MINNEAPOLIS, Feb. 8, 2017 /PRNewswire/ -- The Boundary Waters Canoe Area Wilderness (BWCAW) is one of the most visited wilderness areas in the U.S., with nearly 150,000 visitors annually. The economic impact BWCAW visitors have on the neighboring communities has never been scientifically studied, and the last impact analysis of a U.S. Wilderness area was two decades ago. Friends of the Boundary Waters Wilderness (FBWW), in partnership with Dr. Evan Hjerpe of Conservation Economics Institute and Quetico-Superior Foundation, today announced the findings of the first-ever regional economic impact study on the BWCAW. The study, conducted during the 2016 summer tourism season, found that out-of-region visitors spent $57 million in the three surrounding counties: Cook, Lake and St. Louis. This spending led to the creation of nearly 1,000 jobs and overall economic output of $77 million in one summer season.
"We've always believed that Boundary Waters visitor spending creates sustainable economic opportunities and jobs in the surrounding communities," stated Paul Danicic, executive director, FBWW. "The study scientifically validates that the BWCAW is critical to the economic health of Northeastern Minnesota and will continue to have a significant impact for years to come."
Study Reveals Sustainable Economic Development in Neighboring Communities
Visitor spending in BWCAW neighboring communities extends far beyond expenditures. The total economic output of $77 million generated approximately $14.4 million in local, state and federal taxes. These taxes funnel directly back into these counties for community needs such as road improvement and emergency services.
Another key finding of the study was the impact on jobs in the local communities. Nearly 1,000 full and part time jobs are created through outdoor recreation and nature tourism. These positions span 127 regional industries and provide more than $25 million in income. Some of the industries affected most by visitors are in hospitality, retail and government; employment opportunities that are considered stable and sustainable over time due to the low-impact they have on the BWCAW ecosystem.
"The BWCAW is a unique Wilderness ecosystem that attracts thousands of outdoor recreationists and brings substantial money into rural economies," said Dr. Hjerpe. "This study illustrates that Wilderness visitation can be an essential component of regional economic development, one that preserves the very resource that provides for sustainable streams of income in the region."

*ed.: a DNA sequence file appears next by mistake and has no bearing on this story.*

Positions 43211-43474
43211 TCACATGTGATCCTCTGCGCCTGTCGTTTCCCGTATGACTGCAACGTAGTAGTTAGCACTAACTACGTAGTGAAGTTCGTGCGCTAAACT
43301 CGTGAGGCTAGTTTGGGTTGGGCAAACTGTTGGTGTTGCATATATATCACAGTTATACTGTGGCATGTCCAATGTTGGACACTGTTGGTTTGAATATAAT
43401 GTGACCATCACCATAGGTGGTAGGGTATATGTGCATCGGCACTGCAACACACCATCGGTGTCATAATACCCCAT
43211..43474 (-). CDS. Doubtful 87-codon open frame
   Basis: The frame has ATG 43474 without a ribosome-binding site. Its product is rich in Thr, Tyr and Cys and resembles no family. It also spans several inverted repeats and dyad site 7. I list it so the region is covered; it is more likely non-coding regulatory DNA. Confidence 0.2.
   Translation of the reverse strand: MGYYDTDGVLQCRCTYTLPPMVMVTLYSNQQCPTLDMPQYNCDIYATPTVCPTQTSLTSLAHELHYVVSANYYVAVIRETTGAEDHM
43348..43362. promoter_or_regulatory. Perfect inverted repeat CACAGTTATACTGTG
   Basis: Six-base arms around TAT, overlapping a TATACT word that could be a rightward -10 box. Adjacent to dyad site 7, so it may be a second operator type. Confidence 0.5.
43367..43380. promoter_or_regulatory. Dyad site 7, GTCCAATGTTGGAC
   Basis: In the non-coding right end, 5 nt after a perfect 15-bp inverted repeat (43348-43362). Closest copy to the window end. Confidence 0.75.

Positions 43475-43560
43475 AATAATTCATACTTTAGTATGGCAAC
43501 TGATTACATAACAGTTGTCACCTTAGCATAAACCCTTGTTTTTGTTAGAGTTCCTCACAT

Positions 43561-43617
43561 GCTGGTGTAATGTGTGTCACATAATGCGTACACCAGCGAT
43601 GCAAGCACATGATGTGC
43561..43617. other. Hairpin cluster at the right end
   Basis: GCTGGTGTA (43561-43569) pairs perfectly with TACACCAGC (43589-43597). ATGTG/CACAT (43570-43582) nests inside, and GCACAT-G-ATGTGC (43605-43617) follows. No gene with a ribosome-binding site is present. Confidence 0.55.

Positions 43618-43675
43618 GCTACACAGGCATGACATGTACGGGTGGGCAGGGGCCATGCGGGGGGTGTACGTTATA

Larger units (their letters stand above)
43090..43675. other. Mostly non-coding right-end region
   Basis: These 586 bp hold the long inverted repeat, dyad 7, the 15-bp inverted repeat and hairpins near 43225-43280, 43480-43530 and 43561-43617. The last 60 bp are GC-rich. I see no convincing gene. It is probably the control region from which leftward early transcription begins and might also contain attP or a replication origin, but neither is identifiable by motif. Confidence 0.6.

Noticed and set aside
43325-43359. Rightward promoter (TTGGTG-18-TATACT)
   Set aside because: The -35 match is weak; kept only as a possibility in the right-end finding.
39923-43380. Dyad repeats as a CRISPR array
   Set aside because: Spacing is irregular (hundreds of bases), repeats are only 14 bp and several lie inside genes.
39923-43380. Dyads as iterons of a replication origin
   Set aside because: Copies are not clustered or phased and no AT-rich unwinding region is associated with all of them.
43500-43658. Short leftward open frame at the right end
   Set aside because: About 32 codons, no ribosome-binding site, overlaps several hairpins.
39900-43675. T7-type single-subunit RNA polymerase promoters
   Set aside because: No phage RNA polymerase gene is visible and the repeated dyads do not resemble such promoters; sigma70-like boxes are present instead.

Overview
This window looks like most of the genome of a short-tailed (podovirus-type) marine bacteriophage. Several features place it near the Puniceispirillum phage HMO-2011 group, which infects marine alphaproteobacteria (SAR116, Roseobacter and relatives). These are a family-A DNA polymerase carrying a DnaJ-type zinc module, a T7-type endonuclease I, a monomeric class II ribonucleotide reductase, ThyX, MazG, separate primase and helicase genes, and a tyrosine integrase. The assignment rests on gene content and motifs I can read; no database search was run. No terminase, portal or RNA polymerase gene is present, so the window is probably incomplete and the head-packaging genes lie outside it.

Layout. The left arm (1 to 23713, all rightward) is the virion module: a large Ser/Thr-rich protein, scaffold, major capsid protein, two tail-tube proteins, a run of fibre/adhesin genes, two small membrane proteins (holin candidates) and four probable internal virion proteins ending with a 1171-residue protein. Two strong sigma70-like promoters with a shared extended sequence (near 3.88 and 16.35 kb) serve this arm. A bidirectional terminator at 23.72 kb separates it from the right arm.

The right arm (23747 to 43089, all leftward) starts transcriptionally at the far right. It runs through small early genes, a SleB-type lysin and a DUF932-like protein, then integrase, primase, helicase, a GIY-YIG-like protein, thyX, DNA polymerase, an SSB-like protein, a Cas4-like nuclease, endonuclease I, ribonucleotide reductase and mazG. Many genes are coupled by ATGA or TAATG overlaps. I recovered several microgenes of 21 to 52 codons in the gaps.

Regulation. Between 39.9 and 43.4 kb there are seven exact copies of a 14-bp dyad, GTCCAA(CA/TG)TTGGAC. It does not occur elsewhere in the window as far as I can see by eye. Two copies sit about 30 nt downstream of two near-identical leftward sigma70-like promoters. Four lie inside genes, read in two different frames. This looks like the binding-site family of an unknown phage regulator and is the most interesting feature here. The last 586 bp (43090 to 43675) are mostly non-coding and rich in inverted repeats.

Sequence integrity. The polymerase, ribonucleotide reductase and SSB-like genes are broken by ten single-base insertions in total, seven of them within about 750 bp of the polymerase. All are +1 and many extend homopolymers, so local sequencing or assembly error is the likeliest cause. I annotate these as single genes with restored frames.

The study was conducted with specific parameters to draw precise conclusions on the exact impact out-of-region visitors have on the rural, neighboring communities. Findings were extrapolated from data collected from May to September 2016 and does not include economic impacts from winter visitors, spending from residents or market impacts related to BWCAW art sales, amenity migration effects or property value.
About Friends of the Boundary Waters Wilderness
Friends of the Boundary Waters Wilderness is a non-profit organization whose mission is to protect, preserve and restore the wilderness character of the Boundary Waters Canoe Area Wilderness and the Quetico-Superior ecosystem, a region that is one of our nation's natural treasures attracting thousands of visitors a year. Founded in 1976, the organization works on raising awareness and conservation efforts for the Boundary Waters Wilderness through advocacy, education and building the next generation of wilderness advocates. For more information, visit www.friends-bwca.org.
About Conservation Economics Institute (CEI)
CEI is a 501(c)(3) nonprofit organization offering clients independent research and analytical services examining the interface of conservation and economics. CEI discovers solutions that are beneficial for both communities and nature, always striving towards sustainability. By providing research, outreach, and expertise, we aim to bring applied economics to inform conservation approaches. To learn more about CEI, visit https://www.conservationecon.org/.
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SOURCE Friends of the Boundary Waters Wilderness